Although I have never seen the figure, I have heard the footsteps, and that they certainly are unlike those of any member of the M. family, and could not possibly be attributed to them. The servants are excluded by the fact that they were all changed during the time that the footsteps continued, and were unaltered in character. I may add as a curious circumstance that on the night on which Miss Morton first spoke to the figure, as stated in her account, I myself saw her telepathically. I was in my room (I was then residing in the North of England, quite 100 miles away from Miss Morton’s home), preparing for bed, between 12 and half-past, when I seemed suddenly to be standing close by the door of the housemaid’s cupboard, so facing the short flight of stairs leading to the top landing. Coming down these stairs, I saw the figure, exactly as described, and about two steps behind Miss Morton herself, with a dressing-gown thrown loosely round her, and carrying a candle in her hand. A loud noise in the room overhead recalled me to my surroundings, and although I tried for some time I could not resume the impression. The black dress, dark head-gear, widow’s cuffs and handkerchief were plainly visible, though the details of them were not given me by Miss Morton till afterwards, when I asked her whether she had not seen the apparition on that night.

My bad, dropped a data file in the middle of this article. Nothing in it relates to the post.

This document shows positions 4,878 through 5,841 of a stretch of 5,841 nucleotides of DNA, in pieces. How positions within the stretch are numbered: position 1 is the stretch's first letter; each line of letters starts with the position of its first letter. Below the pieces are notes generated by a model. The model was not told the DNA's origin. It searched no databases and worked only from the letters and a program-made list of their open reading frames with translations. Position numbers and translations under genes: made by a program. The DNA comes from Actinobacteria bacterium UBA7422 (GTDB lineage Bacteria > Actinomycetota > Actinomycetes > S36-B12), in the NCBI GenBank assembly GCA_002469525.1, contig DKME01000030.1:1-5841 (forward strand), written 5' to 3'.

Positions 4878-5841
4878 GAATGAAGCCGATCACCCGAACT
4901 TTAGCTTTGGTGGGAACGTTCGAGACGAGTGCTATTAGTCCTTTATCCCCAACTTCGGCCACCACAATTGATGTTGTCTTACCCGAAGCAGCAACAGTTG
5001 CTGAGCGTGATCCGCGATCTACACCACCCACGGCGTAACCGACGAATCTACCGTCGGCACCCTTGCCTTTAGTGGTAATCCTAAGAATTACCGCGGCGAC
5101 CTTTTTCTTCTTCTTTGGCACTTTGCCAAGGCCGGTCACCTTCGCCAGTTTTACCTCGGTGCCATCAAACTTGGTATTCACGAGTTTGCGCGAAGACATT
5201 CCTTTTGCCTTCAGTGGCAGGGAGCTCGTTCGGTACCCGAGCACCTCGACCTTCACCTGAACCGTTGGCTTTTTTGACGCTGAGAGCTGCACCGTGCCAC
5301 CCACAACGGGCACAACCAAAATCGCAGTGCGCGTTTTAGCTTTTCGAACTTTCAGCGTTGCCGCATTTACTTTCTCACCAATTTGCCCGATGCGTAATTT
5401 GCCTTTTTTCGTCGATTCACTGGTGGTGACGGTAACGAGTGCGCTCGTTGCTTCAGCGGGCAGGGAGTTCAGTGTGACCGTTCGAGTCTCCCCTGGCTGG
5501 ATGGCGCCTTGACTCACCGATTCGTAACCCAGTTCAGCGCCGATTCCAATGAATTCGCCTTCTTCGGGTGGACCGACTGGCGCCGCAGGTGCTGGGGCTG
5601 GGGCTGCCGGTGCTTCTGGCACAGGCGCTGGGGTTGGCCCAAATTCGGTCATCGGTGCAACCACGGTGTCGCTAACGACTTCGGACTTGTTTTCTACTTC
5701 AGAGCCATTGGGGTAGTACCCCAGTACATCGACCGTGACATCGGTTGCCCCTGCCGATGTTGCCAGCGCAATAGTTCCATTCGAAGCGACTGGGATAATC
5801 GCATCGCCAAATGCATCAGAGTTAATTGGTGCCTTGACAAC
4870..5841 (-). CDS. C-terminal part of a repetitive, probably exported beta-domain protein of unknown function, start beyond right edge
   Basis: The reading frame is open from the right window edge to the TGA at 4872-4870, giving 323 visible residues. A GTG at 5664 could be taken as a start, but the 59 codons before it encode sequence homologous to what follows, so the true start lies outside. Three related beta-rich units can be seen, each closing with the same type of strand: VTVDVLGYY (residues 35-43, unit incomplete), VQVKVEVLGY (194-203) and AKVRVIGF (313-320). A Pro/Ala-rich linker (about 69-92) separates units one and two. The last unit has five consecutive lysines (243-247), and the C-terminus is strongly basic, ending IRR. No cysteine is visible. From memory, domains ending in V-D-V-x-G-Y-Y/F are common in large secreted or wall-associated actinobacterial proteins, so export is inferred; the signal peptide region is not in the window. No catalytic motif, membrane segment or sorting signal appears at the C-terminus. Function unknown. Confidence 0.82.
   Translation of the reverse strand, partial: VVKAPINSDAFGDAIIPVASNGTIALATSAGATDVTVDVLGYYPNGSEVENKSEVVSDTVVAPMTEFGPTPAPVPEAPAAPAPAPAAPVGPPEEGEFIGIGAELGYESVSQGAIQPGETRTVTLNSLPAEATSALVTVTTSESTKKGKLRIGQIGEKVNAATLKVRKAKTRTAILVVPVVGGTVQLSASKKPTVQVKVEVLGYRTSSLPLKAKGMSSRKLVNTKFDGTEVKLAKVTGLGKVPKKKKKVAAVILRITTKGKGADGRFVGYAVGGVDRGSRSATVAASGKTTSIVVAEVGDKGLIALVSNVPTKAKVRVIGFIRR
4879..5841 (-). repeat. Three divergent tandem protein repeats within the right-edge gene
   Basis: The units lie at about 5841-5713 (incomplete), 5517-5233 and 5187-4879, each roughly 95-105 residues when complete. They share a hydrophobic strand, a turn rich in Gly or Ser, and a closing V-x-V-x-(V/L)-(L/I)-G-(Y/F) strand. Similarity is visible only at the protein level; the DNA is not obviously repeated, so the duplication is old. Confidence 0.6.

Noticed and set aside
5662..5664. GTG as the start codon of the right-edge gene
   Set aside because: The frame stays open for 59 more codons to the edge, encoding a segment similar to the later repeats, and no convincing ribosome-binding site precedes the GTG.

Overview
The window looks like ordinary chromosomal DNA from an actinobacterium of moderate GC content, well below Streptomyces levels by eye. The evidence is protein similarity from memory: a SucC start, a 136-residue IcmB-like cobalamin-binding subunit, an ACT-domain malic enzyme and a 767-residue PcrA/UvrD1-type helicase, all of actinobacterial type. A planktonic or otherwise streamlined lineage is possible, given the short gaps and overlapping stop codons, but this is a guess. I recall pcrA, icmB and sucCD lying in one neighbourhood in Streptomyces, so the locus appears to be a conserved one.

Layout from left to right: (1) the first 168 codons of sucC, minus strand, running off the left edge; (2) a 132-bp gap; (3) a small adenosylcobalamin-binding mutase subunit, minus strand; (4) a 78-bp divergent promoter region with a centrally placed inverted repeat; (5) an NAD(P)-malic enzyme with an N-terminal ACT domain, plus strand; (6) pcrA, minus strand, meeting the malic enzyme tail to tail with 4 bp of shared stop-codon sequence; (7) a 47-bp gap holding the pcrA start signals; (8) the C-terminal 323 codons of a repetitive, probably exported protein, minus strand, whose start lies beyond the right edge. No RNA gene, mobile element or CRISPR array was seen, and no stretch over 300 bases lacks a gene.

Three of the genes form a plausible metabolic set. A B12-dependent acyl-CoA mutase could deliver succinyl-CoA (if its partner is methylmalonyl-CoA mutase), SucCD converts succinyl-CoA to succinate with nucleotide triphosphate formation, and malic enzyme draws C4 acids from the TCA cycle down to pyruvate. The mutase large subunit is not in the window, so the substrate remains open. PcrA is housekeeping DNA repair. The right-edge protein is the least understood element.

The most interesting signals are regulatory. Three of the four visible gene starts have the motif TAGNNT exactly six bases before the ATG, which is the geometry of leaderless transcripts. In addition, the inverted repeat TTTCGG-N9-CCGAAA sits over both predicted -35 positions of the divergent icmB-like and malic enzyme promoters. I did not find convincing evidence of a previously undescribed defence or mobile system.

The paranormal phenomena gradually wound down, until by 1889 it seemed that the Lady in Black had seemed to have largely disappeared altogether, although there were supposedly occasional sightings that went on all the way up into the 1980s. When the Despards moved out, the house went through alternating periods of ownership and abandonment before finally being bought by a housing association and converted into flats in 1973. For many years the real identities of the family being besieged by the haunting were unknown, with the name “Morton” used in reports all the way up to 1948. The Society for Psychical Research long continued to keep tabs on the case, and it has remained one of their most famous and most thoroughly documented investigations.
It has become a rather well-known case of a historical haunting, and seems to have a lot going for it. For one is that Meyers was one of the best paranormal researchers out there at the time, fully immersing himself in the case for quite some time and not easily swayed by the fakes and charlatans that were all the rage back in this era of the Spiritualist movement. There is also the fact that so many disparate witnesses saw the same thing, on many occasions servants who had quit before new ones had arrived and so had never met each other. We also have the fact that Meyers himself had strange experiences at the house, and it all makes for a rather robust and well-documented case that is really hard to fully write off as mere delusions and ramblings. What are we to make of it all? was any of this real, and if so who was the Lady in Black really? Why was she here and what caused her to seemingly be so firmly anchored in the realm of the living? What was she so mournful about? We will probably never know the answers to these questions, and the haunting at Cheltenham remains a very intriguing haunting and historical oddity, indeed.